diminutions which his land suffers by reason of the destructive force
of the waters. So, in the case of littoral lands, he who loses by the
encroachments of the sea should gain by its recession.

In this case, since the spouses Verzosa are not littoral owners,
17
18

G.R. No. 146616, 31 August 2006.


80 SCRA 548, 556 (1977).

CA-G.R. CV NO. 90581


Decision

10

they may not benefit from the preference to lease foreshore land from
the government, under paragraph 32 of Lands Administrative Order
No. 7-1, given to owners of land adjacent to foreshore land.
In contrast, Article 4 of the Spanish Law of Waters19 allows a
littoral owner the right to acquire accretions from the sea but only
upon declaration by the government that the same is no longer
necessary for public use. Thus
"Lands added to the shores by accretions and alluvial
deposits caused by the action of the sea, form part of the public
domain. When they are no longer washed by the waters of the sea
and are not necessary for purposes of public utility, or for the
establishment of special industries, or for the coast-guard service,
the Government shall declare them to be the property of the owners
of the estates adjacent thereto and as increment thereof."

In the light of the aforecited vintage but still valid law,


unequivocal is the public nature of the disputed land in this
controversy, the same being an accretion on the shores of the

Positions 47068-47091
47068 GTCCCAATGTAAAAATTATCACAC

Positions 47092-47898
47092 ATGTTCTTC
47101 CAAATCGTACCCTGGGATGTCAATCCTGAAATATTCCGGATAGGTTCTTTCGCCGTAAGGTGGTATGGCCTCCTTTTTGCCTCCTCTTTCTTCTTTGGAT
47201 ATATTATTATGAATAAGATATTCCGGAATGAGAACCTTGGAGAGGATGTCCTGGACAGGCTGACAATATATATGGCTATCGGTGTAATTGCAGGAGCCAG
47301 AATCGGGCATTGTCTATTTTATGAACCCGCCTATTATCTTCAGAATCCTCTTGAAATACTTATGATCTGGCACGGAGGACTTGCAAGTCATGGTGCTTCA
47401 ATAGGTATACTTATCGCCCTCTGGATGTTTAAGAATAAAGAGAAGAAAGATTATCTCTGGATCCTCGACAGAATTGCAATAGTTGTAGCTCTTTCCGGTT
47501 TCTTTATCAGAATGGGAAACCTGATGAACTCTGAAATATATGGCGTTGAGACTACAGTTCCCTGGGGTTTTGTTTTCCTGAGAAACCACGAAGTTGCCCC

Lingayen Gulf.
As part of the public domain, the subject property is intended
for public uses, and so long as the land in litigation belongs to the
national domain and is reserved for public uses, it is not capable of
being appropriated by any private person, except through express
authorization granted in due form by a competent authority. Only the
executive and possibly the legislative departments have the right and
19

Enacted on 3 August 1866.

CA-G.R. CV NO. 90581


Decision

11

the power to make the declaration that the lands so gained by action
of the sea is no longer necessary for purposes of public utility or for
the cause of establishment of special industries or for coast guard
services.20
In any event, even if the executive or legislative department
were to declare the disputed land as qualified to become private
property, under Article 4 of the Spanish Law of Waters of 1866, only
the littoral owner may benefit from such a declaration. Since the
spouses Verzosa are not littoral owners

or owners of property

adjacent to the accretion they will never be qualified to own the


same and have the same registered in their names.
In sum, the spouses Verzosa have no right over the subject
property whether of lease or ownership because they are not
littoral owners, or owners of property adjacent thereto. This holds true
regardless of whether the same is foreshore land or accreted land.
The trial court clearly erred in granting the registration applied for.
WHEREFORE, the decision appealed from is REVERSED and
SET ASIDE, and the application for registration filed by the spouses
Rolando M. Verzosa and Flordeliza B. Verzosa over the parcel of
land designated as Psu-01-008997, situated in Barangay Pangapisan
North, Lingayen, Pangasinan, is DISMISSED.
20

Heirs of Navarro vs. Intermediate Appellate Court, G.R. No. 68166, 12 February 1997.

CA-G.R. CV NO. 90581


Decision

12

SO ORDERED.

RICARDO R. ROSARIO
Associate Justice
WE CONCUR:

ESTELA M. PERLAS-BERNABE
Associate Justice

MARIFLOR PUNZALAN-CASTILLO
Associate Justice

CERTIFICATION
Pursuant to Article VIII, Section 13 of the Constitution, it is
hereby certified that the conclusions in the above decision were
reached in consultation before the case was assigned to the writer of
the opinion of the Court.

ESTELA M. PERLAS-BERNABE
Associate Justice
Acting Chairperson,
Special Seventh Division
RRR/acn(em)